Just like that, he knew that he belonged in a dance class - except that he couldn't afford the fees. Knowing that dancing would be an excellent way to meet Bollywood stars, he moved back to Bombay.

While working, he looked for dance schools he could afford. It was an ad for Sandeep Soparrkar's classes that changed his life - he still couldn't afford the fees, but Mr Soparrkar recognised his dedication and took him on as a trainee for free. He was finally in dance school, training and earning to meet Bollywood stars.

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Image: Sandip Soparrkar and Jesse Randhawa.
Photographs: Kind Courtesy, Sandip Soparrkar's Ballroom Studio
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How this Dharavi garment worker became a celebrity shoemaker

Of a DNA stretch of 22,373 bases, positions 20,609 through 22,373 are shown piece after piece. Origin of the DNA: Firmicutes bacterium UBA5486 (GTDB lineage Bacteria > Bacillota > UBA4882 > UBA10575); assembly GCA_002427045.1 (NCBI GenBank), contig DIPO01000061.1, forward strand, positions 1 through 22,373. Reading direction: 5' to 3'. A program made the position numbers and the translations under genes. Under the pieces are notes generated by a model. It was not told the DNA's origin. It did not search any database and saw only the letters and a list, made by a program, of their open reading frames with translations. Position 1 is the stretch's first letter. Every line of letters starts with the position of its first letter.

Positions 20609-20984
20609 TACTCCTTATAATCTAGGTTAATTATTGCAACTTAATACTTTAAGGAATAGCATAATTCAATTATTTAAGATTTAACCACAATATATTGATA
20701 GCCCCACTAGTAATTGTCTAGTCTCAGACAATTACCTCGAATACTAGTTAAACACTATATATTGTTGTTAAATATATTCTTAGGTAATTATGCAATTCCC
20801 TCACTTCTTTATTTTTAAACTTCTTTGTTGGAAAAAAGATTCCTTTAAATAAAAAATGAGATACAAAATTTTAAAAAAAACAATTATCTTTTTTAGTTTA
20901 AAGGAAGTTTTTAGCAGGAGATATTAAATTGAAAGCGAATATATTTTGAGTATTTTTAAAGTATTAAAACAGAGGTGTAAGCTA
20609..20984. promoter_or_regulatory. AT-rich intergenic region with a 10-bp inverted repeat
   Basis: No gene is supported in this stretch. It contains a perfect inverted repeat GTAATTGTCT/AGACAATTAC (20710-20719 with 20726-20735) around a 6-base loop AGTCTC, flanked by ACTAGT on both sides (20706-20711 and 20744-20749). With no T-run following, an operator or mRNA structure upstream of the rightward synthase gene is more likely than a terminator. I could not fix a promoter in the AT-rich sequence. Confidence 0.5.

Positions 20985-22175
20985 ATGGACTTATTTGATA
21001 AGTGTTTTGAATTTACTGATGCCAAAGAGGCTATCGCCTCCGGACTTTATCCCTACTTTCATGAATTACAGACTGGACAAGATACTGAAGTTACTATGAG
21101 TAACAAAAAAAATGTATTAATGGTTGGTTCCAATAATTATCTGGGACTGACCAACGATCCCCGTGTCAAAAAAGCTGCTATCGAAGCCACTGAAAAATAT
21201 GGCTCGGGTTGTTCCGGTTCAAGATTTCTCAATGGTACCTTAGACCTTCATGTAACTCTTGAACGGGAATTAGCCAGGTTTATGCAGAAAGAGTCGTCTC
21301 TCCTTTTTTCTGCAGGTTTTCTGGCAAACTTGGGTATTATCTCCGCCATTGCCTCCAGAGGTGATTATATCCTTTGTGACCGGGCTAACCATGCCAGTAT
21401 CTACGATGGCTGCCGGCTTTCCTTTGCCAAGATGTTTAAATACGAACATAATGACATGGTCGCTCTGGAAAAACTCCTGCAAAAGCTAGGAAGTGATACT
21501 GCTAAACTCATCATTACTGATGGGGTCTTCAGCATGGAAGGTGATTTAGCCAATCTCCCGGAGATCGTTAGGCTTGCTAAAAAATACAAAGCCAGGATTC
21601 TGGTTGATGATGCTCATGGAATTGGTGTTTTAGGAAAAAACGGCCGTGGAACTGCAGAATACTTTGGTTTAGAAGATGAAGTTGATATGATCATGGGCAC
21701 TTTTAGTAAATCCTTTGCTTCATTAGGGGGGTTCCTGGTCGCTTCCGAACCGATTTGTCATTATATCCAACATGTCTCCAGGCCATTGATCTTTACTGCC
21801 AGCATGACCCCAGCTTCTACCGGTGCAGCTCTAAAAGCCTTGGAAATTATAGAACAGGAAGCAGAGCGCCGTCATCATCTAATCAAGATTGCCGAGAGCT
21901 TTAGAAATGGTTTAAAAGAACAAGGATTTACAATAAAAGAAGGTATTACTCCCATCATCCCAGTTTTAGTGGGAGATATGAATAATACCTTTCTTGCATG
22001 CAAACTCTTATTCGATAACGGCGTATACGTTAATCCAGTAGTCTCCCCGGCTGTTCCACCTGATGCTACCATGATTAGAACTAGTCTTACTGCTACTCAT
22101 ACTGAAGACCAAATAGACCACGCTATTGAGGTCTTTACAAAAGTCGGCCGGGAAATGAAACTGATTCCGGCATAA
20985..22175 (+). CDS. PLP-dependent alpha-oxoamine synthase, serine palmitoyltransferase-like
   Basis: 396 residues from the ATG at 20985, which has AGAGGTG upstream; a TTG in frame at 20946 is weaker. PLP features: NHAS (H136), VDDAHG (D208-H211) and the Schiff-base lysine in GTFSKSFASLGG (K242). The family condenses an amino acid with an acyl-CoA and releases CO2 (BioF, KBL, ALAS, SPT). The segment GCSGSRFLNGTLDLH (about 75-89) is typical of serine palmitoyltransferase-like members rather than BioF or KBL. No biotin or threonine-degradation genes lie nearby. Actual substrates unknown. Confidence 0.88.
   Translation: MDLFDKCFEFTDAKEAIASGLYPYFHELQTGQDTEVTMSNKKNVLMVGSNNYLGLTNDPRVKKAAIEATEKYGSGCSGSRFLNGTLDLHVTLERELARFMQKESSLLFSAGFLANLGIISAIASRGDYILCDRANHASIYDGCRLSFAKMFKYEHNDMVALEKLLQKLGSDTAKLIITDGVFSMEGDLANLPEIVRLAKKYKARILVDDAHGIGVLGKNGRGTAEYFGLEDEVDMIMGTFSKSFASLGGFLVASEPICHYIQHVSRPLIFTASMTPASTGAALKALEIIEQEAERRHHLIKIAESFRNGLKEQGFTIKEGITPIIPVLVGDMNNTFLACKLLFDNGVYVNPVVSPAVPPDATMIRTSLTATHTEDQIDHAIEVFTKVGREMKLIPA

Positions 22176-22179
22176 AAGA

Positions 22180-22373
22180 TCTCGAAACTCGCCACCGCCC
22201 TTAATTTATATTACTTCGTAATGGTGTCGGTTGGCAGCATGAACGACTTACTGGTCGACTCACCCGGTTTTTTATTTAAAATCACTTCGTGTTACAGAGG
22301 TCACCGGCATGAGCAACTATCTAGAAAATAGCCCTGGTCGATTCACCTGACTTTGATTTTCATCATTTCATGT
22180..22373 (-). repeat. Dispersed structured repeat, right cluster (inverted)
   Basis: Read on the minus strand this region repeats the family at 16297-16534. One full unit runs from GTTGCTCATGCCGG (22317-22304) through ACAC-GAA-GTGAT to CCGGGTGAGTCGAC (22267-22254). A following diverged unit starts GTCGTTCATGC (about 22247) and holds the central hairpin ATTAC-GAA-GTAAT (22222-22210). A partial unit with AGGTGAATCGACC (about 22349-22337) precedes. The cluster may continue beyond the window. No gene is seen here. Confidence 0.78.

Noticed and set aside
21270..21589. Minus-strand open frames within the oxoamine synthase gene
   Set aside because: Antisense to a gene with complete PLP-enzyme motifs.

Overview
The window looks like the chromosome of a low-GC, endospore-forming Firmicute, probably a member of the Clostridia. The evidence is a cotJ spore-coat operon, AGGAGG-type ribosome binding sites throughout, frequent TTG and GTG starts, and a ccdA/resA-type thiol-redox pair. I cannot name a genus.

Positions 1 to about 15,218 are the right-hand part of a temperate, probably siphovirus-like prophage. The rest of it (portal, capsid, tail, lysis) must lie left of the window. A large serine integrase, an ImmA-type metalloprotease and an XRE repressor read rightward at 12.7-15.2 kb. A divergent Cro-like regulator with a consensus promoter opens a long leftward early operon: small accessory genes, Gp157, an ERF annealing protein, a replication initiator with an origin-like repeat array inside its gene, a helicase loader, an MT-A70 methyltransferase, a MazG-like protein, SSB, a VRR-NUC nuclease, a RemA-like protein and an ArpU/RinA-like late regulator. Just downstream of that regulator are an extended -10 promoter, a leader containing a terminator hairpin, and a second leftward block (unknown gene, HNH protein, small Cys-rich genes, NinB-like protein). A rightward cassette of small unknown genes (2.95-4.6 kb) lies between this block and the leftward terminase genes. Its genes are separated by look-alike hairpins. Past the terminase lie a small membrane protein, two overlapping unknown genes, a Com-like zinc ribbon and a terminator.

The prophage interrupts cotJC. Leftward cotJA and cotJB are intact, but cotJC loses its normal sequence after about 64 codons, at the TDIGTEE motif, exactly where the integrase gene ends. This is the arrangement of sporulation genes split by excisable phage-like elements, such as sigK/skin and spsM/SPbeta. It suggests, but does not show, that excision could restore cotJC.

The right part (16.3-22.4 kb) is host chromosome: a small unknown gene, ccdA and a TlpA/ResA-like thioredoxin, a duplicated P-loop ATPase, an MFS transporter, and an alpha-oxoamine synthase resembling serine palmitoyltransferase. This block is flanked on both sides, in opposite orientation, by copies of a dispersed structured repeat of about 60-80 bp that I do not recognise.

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But something else also happened. His dance teacher needed shoes - a very expensive pair he'd ordered from London hadn't arrived. They cost Rs 12,000.

Mr Shah offered to try his hand at making a pair, drawing on his experience in the garments factory. He borrowed an old pair of Mr Soparrkar's shoes, did a little homework and research, and made a pair of shoes with materials sourced mostly within Dharavi.

Mr Soparrkar said they were too stiff. He tried again, but those weren't good enough either. Thirteen attempts were rejected. But the fourteenth pair of shoes that Mr Shah made, Mr Soparrkar loved.

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Image: Soparrkar approved the shoes Shah made after rejecting them for 13 times.